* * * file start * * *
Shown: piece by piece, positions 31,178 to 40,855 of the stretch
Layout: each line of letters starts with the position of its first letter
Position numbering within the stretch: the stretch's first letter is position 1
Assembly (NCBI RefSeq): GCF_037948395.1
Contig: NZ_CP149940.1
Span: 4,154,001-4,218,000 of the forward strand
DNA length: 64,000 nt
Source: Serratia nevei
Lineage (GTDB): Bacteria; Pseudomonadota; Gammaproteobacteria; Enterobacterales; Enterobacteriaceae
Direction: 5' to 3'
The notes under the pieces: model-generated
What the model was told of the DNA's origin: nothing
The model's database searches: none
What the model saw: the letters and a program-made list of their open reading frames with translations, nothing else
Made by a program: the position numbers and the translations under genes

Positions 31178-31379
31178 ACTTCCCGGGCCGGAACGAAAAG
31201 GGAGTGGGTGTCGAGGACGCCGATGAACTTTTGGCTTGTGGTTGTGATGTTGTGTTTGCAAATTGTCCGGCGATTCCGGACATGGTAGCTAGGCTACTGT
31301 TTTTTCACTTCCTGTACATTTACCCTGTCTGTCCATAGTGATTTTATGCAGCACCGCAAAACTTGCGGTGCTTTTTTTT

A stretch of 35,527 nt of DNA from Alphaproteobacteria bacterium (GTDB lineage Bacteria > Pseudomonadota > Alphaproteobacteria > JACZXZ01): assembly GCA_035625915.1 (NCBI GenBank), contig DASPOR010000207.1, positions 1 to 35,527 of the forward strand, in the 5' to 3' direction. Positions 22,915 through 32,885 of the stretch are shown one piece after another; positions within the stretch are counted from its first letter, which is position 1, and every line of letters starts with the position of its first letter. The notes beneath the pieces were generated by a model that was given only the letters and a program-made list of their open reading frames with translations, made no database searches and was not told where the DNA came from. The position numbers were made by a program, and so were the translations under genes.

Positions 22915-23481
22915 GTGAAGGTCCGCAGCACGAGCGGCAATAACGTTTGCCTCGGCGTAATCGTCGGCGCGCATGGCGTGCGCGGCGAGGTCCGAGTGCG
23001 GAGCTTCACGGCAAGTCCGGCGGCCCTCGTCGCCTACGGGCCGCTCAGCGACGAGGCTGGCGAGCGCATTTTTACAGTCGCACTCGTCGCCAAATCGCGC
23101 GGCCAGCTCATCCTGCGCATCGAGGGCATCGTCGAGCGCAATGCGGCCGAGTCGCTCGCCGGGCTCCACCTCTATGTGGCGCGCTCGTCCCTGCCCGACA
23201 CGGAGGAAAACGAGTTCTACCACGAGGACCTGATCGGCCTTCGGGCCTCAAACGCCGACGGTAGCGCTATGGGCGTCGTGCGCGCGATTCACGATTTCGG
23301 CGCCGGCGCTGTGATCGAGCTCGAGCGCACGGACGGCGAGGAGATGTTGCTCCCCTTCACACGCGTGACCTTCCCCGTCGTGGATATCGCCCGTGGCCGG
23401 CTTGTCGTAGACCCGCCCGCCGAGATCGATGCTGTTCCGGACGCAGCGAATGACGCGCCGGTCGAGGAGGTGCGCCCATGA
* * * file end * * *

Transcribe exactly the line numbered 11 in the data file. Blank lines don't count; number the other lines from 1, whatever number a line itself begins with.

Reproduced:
The notes under the pieces: model-generated